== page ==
The gift of tongues in scripture were foreign human languages given to God’s people to preach the gospel in a way that people understand in their own native languages. Are we to still pursue this gift of tongues or have they been ceased? What are its uses? Whom is it directed to, God or people? Listen to the sermon to find out.
The office of a Prophet in the Old Testament was to primarily bring the message of God to His people. Sometimes the message would come in the form of a rebuke (a warning to bring judgement if people refuse to repent of their sins), or an encouragement to persevere because God promises to be with them to deliver from oppression. Either ways, there is an element of prediction about the future. So, does the gift of prophecy still exists today in the same form? or God’s message has been completed with the 66 books of the Bible and therefore we don’t need this gift? Listen to the sermon to find out.
Are miracles still applicable today? What is the use of spiritual gifts in the life of the church? Have all the spiritual gifts ceased after the Apostles died? In this passage, the Apostle Paul explains the importance and the purpose of Spiritual gifts and how they are to be exercised in the context of a local church.
The Corinthian church presumed that speaking in tongues was a sure mark of the Holy Spirit dwelling in a Christian, without tongues there would be no Holy Spirit in our lives. Does the Bible affirm this view? What are the spiritual gifts? Are they still applicable today? In this passage, Paul clarifies the place that Tongues and other spiritual gifts have in the life of the church.
Lord’s Supper is a sacred practice in the church. It demonstrates the remembrance of our Lord Jesus Christ’s suffering and death on the cross. We also remember how that made our Heavenly Father forgive sinners. But how is it suppose to reflect in our relationships in the church? How does it help us to have the right attitude? This passage teaches us the manner in which we should participate Lord’s supper.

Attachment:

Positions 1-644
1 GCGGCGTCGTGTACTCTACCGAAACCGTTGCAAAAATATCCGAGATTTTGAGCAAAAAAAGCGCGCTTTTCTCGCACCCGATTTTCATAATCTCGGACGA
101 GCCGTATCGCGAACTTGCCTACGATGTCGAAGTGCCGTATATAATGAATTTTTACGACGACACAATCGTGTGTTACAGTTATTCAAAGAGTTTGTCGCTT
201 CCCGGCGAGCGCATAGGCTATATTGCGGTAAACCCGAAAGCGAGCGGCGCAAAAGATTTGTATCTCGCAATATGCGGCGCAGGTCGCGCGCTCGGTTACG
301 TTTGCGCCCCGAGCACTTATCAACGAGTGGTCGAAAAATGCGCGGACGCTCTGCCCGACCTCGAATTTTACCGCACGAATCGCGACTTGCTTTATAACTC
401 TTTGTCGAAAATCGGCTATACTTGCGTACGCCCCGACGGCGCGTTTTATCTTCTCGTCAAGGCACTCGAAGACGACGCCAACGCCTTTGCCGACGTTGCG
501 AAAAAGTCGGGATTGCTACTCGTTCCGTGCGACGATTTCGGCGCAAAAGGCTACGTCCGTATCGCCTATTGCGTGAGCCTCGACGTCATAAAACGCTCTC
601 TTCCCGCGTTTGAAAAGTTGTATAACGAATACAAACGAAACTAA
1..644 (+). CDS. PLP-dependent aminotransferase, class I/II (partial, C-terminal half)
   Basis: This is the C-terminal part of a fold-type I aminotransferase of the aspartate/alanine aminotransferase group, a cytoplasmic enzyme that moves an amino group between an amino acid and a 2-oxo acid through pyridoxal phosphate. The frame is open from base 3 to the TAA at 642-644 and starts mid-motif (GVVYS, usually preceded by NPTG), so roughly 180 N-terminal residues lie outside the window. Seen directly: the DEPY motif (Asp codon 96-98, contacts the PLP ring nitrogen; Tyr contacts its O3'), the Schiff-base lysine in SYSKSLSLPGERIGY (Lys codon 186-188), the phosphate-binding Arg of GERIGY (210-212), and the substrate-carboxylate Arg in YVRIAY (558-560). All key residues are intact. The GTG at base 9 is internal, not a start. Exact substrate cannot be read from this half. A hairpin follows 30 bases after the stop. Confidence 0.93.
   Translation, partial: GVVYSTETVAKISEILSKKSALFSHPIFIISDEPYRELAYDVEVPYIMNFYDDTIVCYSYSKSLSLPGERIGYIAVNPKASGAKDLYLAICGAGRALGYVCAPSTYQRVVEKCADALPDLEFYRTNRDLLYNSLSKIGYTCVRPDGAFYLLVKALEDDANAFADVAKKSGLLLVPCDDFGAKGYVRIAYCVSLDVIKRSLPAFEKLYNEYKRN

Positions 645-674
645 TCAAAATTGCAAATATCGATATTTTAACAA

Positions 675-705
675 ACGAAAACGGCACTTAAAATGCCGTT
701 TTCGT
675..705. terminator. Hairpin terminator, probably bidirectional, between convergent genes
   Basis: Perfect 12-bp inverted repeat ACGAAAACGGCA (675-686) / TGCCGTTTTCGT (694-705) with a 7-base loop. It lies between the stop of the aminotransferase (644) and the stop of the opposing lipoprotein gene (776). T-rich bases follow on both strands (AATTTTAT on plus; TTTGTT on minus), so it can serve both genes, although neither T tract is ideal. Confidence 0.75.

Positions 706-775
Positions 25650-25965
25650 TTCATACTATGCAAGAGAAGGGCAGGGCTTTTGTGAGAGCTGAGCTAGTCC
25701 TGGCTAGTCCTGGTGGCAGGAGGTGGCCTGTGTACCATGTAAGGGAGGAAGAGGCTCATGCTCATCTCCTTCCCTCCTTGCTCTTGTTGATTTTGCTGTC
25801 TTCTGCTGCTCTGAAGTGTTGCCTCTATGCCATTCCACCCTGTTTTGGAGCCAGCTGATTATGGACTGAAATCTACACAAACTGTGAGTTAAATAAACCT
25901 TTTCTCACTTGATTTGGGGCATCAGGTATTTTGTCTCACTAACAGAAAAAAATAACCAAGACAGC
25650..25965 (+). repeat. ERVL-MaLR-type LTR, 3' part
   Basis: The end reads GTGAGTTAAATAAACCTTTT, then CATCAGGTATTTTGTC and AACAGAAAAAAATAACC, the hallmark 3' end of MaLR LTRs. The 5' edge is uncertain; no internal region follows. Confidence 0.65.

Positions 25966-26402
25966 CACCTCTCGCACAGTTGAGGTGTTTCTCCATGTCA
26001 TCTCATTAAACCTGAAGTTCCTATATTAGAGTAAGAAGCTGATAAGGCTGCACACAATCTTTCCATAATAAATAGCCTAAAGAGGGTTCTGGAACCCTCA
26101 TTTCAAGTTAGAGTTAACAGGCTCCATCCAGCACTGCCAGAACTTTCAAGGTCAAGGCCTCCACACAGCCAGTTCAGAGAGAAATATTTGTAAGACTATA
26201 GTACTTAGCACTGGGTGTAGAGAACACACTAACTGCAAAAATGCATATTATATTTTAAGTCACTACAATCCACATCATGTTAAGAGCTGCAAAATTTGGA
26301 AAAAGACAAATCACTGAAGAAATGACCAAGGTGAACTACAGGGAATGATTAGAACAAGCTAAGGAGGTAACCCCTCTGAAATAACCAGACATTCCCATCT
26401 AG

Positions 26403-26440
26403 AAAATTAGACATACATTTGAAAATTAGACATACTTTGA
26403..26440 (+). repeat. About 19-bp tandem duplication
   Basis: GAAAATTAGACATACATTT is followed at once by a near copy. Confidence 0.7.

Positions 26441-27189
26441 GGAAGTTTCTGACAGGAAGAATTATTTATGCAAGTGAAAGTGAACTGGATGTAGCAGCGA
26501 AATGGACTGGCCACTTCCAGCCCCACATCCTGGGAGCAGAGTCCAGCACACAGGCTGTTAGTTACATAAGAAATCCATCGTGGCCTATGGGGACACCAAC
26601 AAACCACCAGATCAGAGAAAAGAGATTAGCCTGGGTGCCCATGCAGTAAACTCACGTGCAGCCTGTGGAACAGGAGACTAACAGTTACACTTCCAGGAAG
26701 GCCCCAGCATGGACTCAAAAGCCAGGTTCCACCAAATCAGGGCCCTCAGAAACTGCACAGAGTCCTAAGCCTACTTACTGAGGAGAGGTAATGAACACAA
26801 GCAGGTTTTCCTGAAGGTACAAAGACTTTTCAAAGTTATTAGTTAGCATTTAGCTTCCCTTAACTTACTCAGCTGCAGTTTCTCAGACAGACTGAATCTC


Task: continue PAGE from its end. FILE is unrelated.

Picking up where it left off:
Head covering is a very contentious issue. However, this shouldn’t divide churches or break fellowship with others because head covering is not a practice upon which the church is built, in this sense it is a secondary issue. The church is built upon the gospel of Lord Jesus Christ. Having said that, we should not avoid learning about this practice and its importance in worship. This passage explores head covering and its implications in our context.
Should we attach religious significance to food? Does the bible condemn eating certain kinds of food or does the bible condemn food offered during religious festivals? As Christians, we’re called to live among believers and unbelievers who may have very different cultural backgrounds, so imposing our views on others may not always be wise and glorifying to God. How do we handle differences without being a stumbling block to others? Listen to the sermon to find out.
When we participate in the Lord’s supper and have communal meals together, we’re not involved in empty rituals. We remember the ultimate sacrifice Christ has done for us on the cross, so we do it by faith. Not only that, but we also have fellowship with the members of the church because we have all been united in Christ. Similarly, when pagans celebrate their festivals with communal meals, they have fellowship with their pagan gods. This passage teaches us that if we partake in such pagan communal meals, we’re committing idolatry.
Nominal Christians are those people whose life is not characterized by repentance, obedience and faith in Christ, but they’re found in the church gatherings just to maintain their religious status. It is necessary to examine our lives and see if our professed love for God stretch into action and showcase Christlike character. In this passage, we learn how we can forsake nominal Christianity and continue to walk faithfully in the path that Christ has called us.
Christianity is not about serving ourselves but it’s about serving others. It’s about putting other people’s needs before us, it also means that we shouldn’t always insist on our rights. We have reached a passage where Paul begins to challenge believers to sacrifice those things that are unnecessarily offensive to other believers and this can even be extended to unbelievers as well. He wants Christians to make every effort to win people to Christ.